China: ‘We will not halt USA bond purchases’

China’s foreign exchange regulator challenged the report that it might slow or stop purchases of U.S. Treasury debt due to trade tensions with Washington as “fake news”. The USD was down nearly 0.5% to 92.0 on the DXY index.


USA yields jumped broadly with the two-year yield hitting 1.985 percent on Wednesday, the highest level since September 2008.

The timing of this comes before his decision to potentially hit Beijing with aggressive trade sanctions this month, as a remedy for America’s massive trade deficit with China.

Benchmark 10-year notes last fell 10/32 in price to yield 2.5825 percent, from 2.546 percent late on Tuesday.

West Texas oil extended gains from the highest close in more than three years as U.S. industry data signalled crude stockpiles dropped for an eighth week.

Gold rose on Wednesday, hitting its highest in almost four months as the dollar swooned after a report that Chinese officials had recommended slowing or halting purchases of US Treasury securities.

U.S. investors were spooked by a Bloomberg report, based off an anonymous leak, that China may slow down – or even stop – its buying of USA government bonds.

Financial stocks were still the biggest percentage gainers by late afternoon, however, as investors reacted to the Bloomberg report on China, the world’s biggest holder of US Treasuries.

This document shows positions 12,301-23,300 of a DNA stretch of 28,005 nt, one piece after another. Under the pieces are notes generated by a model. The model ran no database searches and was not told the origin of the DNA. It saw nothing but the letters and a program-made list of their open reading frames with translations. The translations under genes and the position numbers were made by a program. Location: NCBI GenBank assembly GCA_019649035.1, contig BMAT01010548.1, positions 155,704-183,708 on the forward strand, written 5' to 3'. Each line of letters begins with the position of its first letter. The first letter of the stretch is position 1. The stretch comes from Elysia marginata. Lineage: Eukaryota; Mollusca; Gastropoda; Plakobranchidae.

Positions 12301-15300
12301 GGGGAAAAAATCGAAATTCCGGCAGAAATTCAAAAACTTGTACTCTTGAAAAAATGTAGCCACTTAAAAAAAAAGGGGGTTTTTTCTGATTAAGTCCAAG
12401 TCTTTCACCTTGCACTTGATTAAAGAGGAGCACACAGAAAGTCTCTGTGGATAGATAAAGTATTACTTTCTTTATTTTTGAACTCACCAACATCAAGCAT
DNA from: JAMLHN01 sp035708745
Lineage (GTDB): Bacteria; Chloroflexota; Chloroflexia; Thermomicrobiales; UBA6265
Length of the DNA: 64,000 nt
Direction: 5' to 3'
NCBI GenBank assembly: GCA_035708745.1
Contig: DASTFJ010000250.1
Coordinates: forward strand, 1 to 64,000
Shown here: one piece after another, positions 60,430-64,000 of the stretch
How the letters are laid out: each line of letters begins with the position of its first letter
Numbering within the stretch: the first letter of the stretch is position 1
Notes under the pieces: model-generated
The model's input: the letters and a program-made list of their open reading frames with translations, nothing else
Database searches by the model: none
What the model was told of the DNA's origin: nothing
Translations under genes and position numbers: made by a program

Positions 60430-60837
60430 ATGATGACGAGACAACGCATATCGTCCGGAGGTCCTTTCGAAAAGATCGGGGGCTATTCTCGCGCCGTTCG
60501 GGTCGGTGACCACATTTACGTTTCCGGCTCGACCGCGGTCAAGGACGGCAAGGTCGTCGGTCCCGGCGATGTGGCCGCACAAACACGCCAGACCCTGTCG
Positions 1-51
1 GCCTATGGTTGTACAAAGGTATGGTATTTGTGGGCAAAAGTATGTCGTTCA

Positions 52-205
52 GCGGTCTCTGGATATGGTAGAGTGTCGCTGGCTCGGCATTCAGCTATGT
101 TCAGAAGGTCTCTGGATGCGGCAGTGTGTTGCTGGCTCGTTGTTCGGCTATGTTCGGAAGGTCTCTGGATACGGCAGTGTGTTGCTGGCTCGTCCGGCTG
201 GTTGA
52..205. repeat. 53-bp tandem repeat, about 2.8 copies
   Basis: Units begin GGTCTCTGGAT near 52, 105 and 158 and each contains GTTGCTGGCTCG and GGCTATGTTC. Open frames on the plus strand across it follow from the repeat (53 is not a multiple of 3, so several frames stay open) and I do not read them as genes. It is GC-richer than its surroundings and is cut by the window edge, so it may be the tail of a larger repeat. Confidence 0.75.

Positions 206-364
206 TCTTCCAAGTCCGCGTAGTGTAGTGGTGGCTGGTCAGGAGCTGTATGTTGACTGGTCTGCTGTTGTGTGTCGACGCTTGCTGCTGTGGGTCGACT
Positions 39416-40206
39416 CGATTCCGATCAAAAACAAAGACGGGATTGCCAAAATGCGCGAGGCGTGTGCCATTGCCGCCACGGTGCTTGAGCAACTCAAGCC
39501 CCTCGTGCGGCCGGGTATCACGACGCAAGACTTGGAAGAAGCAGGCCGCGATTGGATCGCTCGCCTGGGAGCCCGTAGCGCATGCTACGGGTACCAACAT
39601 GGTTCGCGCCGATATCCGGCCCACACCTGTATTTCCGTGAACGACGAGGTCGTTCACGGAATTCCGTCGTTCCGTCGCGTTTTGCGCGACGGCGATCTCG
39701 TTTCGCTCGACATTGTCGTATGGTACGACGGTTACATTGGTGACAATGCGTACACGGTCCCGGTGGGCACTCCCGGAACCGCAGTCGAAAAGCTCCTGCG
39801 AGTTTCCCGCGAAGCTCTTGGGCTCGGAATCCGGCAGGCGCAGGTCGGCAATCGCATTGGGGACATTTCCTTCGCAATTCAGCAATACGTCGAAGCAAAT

But also a dollar-pegged yuan helps keep down the cost of Chinese exports, allowing them to then flood the market with cheap goods which U.S. consumers go on to buy.

The dollar recouped some of its recent losses on Thursday after China’s regulator dismissed a report that the country could halt its buying of USA treasuries, boosting the greenback following its biggest one-day fall in a month.

It is possible that comments from the unnamed sources cited by Bloomberg and other outlets are connected to an ongoing trade dispute between the United States and China. WTI crude was up 0.7% to $63.40/bbl, another two-year high, on falling oil stockpiles in the U.S.

The other was China may “no longer need to hold as much reserves as before” as the country is likely to further liberalise its capital account in 2018, amid the current level of comfort with its currency movement and capital flow.

If central bank reserves are to be truly diversified, or bare any resemblance to the shape of the global economy, then reserves managers have to keep pace with this trend. However, we believe USA inflation pressures are picking up.

U.S. Treasurys saw a wave of selling as the bond market continued to tumble to begin 2018.

Economists say they expect China to continue to adjust its holdings of US government debt, considered to be the most liquid dollar assets, but few believe dumping US Treasuries is among policy choices to be considered by top leaders.

“This change of dynamic suggests we may be in the midst of a regime change in the market where the dollar actually falls as USA yields rise on fears of deficit expansion and debasement of the currency”, said.


“The flush of money is being met by a flush of supply, and that produces higher rates”, he said, noting that central banks have injected $14 trillion of liquidity into the market over the past five years.

A currency trader talks on the phone at the foreign exchange dealing room of the KEB Hana Bank headquarters in Seoul South Korea Thursday Jan. 11 2018. Asian stock markets were lower on Thursday after Wall Street posted its first loss this year. Repor